21st Century businesses in traditional industries have transformed over time, moving from regular “brick and mortar” models to operating in the digital space, focusing on the provision of online services. According to the World Bank, the digital economy accounts for 15.5% of global GDP and over the past 15 years, it is growing at a two and a half times rate to global GDP.
The events of 2020 particularly that of the COVID-19 pandemic, have increased the reliance on online technology, as individuals globally have had to stay indoors in response to various governments’ lockdown directives.
Consequently, there has been substantial increase in digital activities and significant revenue earnings from companies operating digitally or in the e-commerce space. In 2020, Amazon, for instance, had a 38% increase in revenue while Netflix recorded 37 million new subscribers. Such an increase in activities in the digital space is expected to translate to more revenue, profit and ultimately, more tax.
However, the challenge has been with the difficulty of countries establishing taxing rights over the profits of multinational enterprises (MNEs) operating in their jurisdictions. It is noteworthy that, under the rules of International taxation, “taxing rights” are allocated only to countries in which non-resident entities have created sufficient physical presence (a nexus). Therefore, a highly digital entity may be able to carry out activities globally without accounting for taxes in the jurisdiction where its income has been earned.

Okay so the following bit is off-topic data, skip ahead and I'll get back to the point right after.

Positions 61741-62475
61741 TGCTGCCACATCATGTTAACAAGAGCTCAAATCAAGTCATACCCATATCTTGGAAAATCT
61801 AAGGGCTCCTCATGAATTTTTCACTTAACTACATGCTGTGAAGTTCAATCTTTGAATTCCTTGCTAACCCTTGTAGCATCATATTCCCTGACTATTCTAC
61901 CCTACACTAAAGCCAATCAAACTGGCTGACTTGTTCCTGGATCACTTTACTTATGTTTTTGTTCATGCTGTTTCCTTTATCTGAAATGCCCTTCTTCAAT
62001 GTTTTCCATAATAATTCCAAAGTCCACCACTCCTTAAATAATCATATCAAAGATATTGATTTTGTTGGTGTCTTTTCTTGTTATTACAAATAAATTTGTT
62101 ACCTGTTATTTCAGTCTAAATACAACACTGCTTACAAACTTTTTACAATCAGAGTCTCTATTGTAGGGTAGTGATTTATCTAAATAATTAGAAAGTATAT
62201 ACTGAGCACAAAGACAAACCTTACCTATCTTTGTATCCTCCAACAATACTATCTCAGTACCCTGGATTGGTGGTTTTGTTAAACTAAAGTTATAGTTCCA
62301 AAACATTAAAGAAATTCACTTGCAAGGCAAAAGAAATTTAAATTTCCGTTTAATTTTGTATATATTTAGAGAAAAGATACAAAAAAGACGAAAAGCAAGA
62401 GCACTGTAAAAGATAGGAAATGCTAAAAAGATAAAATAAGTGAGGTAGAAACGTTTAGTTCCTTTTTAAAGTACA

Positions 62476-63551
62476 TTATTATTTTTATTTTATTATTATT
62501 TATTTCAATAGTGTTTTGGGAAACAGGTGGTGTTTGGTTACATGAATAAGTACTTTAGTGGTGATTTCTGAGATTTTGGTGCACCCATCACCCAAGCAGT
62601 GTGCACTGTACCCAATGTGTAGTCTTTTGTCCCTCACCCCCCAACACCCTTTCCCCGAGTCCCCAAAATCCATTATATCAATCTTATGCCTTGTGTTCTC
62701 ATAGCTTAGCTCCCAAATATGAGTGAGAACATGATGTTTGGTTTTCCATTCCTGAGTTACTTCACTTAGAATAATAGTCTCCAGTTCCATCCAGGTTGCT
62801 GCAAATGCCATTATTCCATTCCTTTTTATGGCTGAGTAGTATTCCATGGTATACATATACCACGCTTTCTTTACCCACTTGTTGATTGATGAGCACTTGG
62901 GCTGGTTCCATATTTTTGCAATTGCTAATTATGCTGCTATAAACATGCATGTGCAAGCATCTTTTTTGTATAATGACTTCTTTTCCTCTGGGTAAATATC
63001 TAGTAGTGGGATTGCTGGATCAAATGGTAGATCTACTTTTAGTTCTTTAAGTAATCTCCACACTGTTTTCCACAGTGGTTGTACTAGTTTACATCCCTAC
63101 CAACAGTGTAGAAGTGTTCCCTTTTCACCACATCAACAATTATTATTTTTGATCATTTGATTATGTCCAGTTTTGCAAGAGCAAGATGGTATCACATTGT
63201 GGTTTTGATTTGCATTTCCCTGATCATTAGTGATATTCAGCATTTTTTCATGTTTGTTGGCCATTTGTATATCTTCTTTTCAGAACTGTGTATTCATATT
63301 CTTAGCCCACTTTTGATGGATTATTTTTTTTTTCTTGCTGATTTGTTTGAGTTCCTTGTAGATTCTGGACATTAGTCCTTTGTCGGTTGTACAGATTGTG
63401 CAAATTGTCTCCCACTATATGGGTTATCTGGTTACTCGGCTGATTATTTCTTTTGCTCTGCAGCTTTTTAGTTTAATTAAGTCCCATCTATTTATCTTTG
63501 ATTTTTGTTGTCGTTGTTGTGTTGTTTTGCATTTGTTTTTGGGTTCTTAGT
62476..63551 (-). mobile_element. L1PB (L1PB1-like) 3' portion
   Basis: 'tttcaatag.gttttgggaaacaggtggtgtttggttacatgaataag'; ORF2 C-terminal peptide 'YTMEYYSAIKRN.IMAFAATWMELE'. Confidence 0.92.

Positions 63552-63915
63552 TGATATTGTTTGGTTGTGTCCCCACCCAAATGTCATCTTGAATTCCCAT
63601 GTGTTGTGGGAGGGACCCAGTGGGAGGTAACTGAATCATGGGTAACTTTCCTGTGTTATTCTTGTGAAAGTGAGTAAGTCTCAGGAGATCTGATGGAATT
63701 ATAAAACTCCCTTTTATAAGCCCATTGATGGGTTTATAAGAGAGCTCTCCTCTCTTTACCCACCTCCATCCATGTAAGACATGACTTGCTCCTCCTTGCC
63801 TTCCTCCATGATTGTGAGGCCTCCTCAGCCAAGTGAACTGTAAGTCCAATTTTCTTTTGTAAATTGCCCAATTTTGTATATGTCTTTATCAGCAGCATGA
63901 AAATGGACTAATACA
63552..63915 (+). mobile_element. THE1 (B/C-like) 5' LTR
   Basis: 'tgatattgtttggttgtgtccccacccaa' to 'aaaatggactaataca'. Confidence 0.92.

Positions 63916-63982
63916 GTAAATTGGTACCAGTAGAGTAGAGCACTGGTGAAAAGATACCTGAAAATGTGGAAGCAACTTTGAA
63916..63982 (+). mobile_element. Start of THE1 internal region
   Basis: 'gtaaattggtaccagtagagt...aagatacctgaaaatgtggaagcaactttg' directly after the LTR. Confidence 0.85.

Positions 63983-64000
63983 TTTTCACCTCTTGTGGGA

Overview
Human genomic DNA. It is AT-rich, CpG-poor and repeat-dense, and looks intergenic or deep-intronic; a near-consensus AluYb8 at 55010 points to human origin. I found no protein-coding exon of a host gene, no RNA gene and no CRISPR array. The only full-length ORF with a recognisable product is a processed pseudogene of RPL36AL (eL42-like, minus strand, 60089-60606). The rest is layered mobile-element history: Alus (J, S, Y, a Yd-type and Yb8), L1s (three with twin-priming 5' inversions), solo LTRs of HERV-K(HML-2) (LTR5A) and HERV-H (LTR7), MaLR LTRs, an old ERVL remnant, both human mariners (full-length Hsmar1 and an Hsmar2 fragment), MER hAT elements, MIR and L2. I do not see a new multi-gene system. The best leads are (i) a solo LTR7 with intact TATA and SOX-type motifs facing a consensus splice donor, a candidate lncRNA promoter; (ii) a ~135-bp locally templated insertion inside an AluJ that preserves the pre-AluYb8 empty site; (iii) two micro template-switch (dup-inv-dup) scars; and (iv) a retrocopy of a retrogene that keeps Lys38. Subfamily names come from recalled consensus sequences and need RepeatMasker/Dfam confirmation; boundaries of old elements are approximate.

In response to the foregoing, the Organisation for Economic Co-operation and Development (OECD) in 2015, addressed the taxation of the digital economy in its Action Plan 1, Base Erosion and Profit Shifting (BEPS) project. According to the OECD, the digital economy does not pose any special threats, albeit it may increase the BEPS risks. While the 2015 report concluded that more work needed to be done, the G20 Ministers to OECD/ G20 Inclusive Framework on BEPS released a detailed Programme of Work in 2019, which covered the taxability of digital transactions via its two-pillar model.